Could the Renegade or Wrangler really sell as well as the Toyota Corolla or is Sergio Marchionne smoking something?
Like a soon to be defunct version of Tesla, lots of Fiat Chrysler’s hopes ride on a dream of the future that's only vaguely reminiscent of its present. It has a historical name behind it, but even with legends like Alfa Romeo, Maserati, Dodge, and Jeep in under the FCA umbrella, the entire company seems to be propped up by a few highly profitable models and little else. However, CEO Sergio Marchionne thinks that potential for growth in FCA’s best-selling subsidiary is aplenty, reports .
Marchionne specifically cites Jeep, one of FCA’s most profitable brands, as the miracle grower. While Jeep has recently hit some good times by catching the wave of SUV mania with a slew of desirable models like the Renegade and Wrangler, Marchionne thinks that sales could grow by 30% next year to 2 million vehicles. Eventually, Marchionne hopes that number will grow more than three-fold so that FCA’s SUV subsidiary is selling 7 million Jeeps per year. As outlines, predictions like that indicate that there may be some of the good stuff in Marchionne’s pipe, particularly because growth like that would be unprecedented—especially for a brand that sold only 300,000 vehicles in 2009 before the Fiat joined the party.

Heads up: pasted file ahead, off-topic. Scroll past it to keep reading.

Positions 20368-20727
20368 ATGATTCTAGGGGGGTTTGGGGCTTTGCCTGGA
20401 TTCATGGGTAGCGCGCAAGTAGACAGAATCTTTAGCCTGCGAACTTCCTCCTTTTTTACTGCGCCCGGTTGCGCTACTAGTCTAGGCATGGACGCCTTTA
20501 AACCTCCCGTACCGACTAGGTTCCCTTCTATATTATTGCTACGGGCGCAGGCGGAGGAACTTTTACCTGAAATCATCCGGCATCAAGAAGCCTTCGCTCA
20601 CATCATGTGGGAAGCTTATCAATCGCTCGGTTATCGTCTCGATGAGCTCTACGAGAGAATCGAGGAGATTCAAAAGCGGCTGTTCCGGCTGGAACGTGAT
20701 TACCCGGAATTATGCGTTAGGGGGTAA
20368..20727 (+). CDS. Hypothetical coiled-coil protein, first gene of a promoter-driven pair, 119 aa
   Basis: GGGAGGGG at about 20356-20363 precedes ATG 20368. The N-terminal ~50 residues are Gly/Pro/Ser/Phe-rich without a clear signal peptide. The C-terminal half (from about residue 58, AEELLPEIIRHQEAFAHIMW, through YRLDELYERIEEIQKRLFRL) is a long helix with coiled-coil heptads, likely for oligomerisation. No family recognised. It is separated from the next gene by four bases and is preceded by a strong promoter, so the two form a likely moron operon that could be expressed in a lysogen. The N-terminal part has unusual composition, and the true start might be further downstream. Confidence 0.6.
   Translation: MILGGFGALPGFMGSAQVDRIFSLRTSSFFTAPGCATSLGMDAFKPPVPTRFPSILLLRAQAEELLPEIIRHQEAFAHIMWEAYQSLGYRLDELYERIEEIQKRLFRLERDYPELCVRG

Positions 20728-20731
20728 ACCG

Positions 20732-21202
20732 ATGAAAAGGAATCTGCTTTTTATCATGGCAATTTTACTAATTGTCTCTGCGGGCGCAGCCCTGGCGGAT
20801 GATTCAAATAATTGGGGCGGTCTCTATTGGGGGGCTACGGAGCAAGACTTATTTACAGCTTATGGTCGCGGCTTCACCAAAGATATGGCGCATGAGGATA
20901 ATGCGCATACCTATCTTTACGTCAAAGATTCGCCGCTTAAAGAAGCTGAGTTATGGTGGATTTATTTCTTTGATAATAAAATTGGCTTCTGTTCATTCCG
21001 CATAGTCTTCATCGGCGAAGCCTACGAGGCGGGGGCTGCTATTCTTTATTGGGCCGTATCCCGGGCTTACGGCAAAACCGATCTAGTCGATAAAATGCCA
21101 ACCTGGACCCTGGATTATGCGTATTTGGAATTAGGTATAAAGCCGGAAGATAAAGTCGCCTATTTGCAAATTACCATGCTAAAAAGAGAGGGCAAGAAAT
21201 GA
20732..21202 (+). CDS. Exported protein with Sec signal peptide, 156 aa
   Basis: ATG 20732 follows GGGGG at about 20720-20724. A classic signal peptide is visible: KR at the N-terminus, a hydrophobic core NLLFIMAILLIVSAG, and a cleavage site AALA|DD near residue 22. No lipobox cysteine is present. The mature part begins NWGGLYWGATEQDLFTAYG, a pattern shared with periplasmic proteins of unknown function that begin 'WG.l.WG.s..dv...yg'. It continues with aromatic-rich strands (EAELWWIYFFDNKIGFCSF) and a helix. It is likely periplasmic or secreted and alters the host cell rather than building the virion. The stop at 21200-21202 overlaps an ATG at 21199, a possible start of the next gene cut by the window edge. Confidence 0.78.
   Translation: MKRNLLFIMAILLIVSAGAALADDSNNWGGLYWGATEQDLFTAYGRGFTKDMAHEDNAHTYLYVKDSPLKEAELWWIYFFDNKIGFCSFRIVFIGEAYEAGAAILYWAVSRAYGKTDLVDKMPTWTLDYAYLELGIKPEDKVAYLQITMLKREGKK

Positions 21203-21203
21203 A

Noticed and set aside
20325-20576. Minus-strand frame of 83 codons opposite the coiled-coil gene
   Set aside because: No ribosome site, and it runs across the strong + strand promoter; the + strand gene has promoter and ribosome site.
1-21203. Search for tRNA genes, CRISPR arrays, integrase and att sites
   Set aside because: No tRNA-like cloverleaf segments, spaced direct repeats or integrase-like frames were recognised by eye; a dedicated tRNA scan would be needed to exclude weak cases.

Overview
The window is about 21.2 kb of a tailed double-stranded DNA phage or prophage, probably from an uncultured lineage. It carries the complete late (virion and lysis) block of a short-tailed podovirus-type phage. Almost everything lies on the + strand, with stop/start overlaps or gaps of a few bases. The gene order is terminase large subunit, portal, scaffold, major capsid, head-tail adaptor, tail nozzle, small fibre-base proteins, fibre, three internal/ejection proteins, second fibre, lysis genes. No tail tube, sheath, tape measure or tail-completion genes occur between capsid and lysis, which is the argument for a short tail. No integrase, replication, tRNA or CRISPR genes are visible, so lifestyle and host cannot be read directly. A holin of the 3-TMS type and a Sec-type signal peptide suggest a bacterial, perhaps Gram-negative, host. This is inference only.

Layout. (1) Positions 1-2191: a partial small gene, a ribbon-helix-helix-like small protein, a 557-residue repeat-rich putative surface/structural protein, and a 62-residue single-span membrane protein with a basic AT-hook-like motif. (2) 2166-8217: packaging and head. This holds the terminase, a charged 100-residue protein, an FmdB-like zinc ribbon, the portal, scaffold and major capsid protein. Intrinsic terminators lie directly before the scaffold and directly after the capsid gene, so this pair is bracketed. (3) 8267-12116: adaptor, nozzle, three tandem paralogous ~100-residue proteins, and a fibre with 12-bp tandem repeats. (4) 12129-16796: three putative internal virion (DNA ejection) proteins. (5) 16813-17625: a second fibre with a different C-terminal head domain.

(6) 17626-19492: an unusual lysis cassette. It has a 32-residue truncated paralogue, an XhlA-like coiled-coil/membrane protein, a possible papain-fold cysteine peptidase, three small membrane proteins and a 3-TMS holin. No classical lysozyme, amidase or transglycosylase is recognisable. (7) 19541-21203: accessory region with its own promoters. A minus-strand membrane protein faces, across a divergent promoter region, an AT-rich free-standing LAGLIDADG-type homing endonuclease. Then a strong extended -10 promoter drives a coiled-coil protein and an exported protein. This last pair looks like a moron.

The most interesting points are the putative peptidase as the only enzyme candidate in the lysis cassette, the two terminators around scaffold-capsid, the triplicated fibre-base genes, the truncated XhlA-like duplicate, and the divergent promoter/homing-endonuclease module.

Marchionne's ideal scenario where Jeep grows to sell 7 million units per year and an eventual plateau at that number would require the automaker to have at least one model in its lineup that sells a million units per year according to ISH Markit. That's the same number of Corollas as Toyota sells globally within a year. Jeep has undoubtedly had a good year, and FCA is capitalizing on that popularity by pushing the brand into the global market, opening up factories in Italy, China, Brazil, and even India in attempts to put more seven-slat grilles on roads around the world. Marchionne's words come during a time when FCA is considering to sell it, which, as many analysts speculate, would be a terrible idea. Never a boring day at FCA, is it?